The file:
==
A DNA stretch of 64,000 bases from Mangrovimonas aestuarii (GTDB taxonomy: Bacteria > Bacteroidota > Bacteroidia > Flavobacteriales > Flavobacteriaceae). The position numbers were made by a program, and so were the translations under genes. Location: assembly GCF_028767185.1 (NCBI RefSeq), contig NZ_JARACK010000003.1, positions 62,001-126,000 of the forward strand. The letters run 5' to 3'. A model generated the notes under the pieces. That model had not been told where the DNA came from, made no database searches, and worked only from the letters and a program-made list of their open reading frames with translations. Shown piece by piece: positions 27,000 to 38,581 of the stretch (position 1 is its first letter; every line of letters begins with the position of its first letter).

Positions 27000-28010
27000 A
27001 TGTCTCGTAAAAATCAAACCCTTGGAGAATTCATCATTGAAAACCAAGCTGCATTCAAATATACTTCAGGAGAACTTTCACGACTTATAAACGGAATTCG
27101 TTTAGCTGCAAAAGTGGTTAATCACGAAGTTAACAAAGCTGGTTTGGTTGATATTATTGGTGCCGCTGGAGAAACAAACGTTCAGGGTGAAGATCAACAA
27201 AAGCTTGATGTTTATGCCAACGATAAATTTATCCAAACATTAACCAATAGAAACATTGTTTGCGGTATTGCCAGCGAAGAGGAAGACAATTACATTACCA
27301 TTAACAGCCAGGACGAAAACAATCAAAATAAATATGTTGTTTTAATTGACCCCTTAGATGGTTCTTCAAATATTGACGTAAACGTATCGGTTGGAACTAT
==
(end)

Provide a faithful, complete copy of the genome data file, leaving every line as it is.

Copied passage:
A DNA stretch of 64,000 bases from Mangrovimonas aestuarii (GTDB taxonomy: Bacteria > Bacteroidota > Bacteroidia > Flavobacteriales > Flavobacteriaceae). The position numbers were made by a program, and so were the translations under genes. Location: assembly GCF_028767185.1 (NCBI RefSeq), contig NZ_JARACK010000003.1, positions 62,001-126,000 of the forward strand. The letters run 5' to 3'. A model generated the notes under the pieces. That model had not been told where the DNA came from, made no database searches, and worked only from the letters and a program-made list of their open reading frames with translations. Shown piece by piece: positions 27,000 to 38,581 of the stretch (position 1 is its first letter; every line of letters begins with the position of its first letter).

Positions 27000-28010
27000 A
27001 TGTCTCGTAAAAATCAAACCCTTGGAGAATTCATCATTGAAAACCAAGCTGCATTCAAATATACTTCAGGAGAACTTTCACGACTTATAAACGGAATTCG
27101 TTTAGCTGCAAAAGTGGTTAATCACGAAGTTAACAAAGCTGGTTTGGTTGATATTATTGGTGCCGCTGGAGAAACAAACGTTCAGGGTGAAGATCAACAA
27201 AAGCTTGATGTTTATGCCAACGATAAATTTATCCAAACATTAACCAATAGAAACATTGTTTGCGGTATTGCCAGCGAAGAGGAAGACAATTACATTACCA
27301 TTAACAGCCAGGACGAAAACAATCAAAATAAATATGTTGTTTTAATTGACCCCTTAGATGGTTCTTCAAATATTGACGTAAACGTATCGGTTGGAACTAT